What would markets and Merkel make of Hollande?
It’s time I came out of the closet and ‘fessed up. My friends, colleagues and family all know anyway, so ……OK, here goes.
All my adult life I have been and remain a Francophile. It is a perversion I can neither defend nor explain.
Having got that off my chest, I’ve a feeling my position is going to get more uncomfortable than ever over the next few weeks, as the French Presidential Election campaign gets going. Elections invariably expose the most unattractive aspects of any country, but with the National Front breathing down the neck of the incumbent, the immediate outlook for France is distinctly unappetising.
One common factor the French share with the Americans is a belief in their own exceptionalism, which in the current situation translates into a sort of deficit-denial syndrome, where either the fiscal balance is ignored altogether or the need to do anything about it is questioned. This delusion makes it possible for the French Socialist candidate to enjoy a 10%-plus lead in the polls in spite of running on an unreconstructed tax-and-spend platform for all the world as if it were still 1972 and the intervening decades were some kind of dreadful aberration. Not only does M. Hollande want to spend 20 billion euros or more on job creation schemes, he intends to pay for it by squeezing more tax out of the rich, which has to be good news for estate agents in Monaco and South Kensington. That should raise the French government’s share of national income, already one of the highest in Europe, to nearly 60%, and just to prove his insanity, he is also dead set on reversing the rise in the pension age from 60 to 62, a change which marked the highpoint of President Sarkozy’s timid reform programme.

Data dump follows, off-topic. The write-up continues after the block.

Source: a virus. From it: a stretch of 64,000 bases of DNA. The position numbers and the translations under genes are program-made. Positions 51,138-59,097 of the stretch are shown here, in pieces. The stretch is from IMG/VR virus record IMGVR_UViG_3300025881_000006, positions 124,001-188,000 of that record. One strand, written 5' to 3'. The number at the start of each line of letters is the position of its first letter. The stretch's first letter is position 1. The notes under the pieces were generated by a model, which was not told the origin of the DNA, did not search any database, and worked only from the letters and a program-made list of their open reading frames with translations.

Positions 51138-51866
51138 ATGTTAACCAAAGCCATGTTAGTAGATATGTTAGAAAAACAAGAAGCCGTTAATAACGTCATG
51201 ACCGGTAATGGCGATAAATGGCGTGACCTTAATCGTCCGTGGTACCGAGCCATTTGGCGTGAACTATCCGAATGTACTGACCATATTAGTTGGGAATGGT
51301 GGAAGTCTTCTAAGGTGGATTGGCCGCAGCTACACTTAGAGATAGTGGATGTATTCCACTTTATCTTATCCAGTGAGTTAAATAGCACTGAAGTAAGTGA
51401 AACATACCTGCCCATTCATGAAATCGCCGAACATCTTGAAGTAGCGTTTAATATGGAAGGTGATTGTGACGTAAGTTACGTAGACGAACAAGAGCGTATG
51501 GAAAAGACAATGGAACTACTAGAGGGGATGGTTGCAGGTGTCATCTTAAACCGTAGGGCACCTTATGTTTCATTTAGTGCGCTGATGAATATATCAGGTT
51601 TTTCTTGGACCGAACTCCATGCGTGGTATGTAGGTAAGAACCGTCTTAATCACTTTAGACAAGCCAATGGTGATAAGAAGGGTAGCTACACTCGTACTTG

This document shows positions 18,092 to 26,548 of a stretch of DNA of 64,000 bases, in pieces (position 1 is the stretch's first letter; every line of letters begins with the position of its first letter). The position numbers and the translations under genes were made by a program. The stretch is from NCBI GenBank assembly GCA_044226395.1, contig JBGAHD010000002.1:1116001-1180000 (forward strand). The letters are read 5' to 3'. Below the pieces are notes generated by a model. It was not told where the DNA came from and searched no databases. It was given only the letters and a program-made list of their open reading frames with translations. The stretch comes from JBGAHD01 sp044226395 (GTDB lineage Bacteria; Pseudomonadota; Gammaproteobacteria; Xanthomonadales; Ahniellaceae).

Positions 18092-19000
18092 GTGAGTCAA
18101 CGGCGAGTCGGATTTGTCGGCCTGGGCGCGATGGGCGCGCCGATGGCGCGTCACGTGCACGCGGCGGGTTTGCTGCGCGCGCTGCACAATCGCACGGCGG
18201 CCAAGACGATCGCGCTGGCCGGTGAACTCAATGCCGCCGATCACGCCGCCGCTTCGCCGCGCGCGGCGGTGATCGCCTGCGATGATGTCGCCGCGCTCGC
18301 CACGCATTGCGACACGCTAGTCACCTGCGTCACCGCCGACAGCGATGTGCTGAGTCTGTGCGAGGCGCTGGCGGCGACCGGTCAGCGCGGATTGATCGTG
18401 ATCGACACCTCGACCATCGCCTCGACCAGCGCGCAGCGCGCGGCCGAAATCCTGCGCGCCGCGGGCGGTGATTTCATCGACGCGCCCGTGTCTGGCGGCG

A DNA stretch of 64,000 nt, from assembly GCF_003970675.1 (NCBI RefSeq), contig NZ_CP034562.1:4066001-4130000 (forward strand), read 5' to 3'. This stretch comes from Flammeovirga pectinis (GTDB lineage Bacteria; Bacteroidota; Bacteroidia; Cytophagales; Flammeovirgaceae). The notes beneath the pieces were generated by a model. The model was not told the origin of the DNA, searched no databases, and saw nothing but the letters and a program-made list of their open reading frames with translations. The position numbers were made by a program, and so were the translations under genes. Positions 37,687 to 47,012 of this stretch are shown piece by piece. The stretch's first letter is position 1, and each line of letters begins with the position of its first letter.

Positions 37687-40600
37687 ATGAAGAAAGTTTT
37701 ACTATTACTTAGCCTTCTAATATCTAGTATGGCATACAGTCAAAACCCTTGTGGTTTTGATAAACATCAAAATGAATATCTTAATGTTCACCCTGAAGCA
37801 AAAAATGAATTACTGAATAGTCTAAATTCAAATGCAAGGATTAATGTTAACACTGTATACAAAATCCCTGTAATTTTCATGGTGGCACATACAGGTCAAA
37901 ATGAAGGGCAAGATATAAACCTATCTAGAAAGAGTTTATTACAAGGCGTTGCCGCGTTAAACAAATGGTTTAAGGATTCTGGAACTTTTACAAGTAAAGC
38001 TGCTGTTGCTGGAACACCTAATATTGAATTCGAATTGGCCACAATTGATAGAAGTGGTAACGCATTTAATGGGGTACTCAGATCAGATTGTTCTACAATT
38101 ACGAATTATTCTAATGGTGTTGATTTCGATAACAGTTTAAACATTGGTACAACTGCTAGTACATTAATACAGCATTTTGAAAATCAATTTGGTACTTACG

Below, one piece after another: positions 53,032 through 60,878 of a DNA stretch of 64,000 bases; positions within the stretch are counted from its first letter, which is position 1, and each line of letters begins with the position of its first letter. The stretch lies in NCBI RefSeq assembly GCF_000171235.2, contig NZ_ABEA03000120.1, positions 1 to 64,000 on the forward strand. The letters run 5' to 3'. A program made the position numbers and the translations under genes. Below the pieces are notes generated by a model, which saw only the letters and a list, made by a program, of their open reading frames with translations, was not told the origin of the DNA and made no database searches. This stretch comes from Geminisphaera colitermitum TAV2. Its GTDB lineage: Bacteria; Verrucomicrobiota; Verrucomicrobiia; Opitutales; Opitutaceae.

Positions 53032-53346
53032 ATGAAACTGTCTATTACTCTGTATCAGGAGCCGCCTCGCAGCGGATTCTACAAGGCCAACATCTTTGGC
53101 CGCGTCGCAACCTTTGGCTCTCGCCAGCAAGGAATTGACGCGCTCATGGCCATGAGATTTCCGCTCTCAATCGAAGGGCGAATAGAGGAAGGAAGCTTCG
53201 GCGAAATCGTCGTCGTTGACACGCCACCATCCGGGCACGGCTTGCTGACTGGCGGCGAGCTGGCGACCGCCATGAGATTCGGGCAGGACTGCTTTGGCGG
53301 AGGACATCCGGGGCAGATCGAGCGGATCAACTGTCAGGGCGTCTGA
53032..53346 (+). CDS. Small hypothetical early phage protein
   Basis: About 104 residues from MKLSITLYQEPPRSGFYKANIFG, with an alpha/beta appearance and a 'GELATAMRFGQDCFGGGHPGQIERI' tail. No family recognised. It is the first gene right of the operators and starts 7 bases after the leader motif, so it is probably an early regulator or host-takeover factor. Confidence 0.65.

Now it is often said that markets can only ever concentrate on one problem at a time. Certainly that was the way it looked, as for years they remained totally relaxed about the build-up of debt in the ClubMed countries, before suddenly waking up to the fact that Greece was barely months away from default. In recent weeks, they appear to have become calmer, either because they expect an eleventh hour agreement to save Greece or possibly because they have got so used to the endless sequence of last-chance deadlines that they are now reconciled to a disorderly default.
In the meantime, having moved on to worrying about Spain and the biggest borrower of all, Italy, they remain quite relaxed about France, presumably because they are still counting on President Sarkozy to save France from itself.
That confidence may yet turn out to be justified, because if he is able to win reelection against all the odds, he will be well placed to push through the reforms the country so desperately needs, and which he so predictably failed to deliver in his first term. But right now, the odds are stacked against him getting the chance.
The fact that the supposedly cautious Frau Merkel has weighed into the French campaign on behalf of the President tells you how much she thinks is as stake. Facing a general election herself, how on earth is she going to convince her voters to pay up and keep smiling in the name of the European ideal if she has a President Hollande next door embarking on a spending binge? Instead of a France able to make token contributions to the cost of bailing out ClubMed, she could be facing the ultimate nightmare of a France needing a handout from Germany – which would be an economic disaster with deafening historic resonances.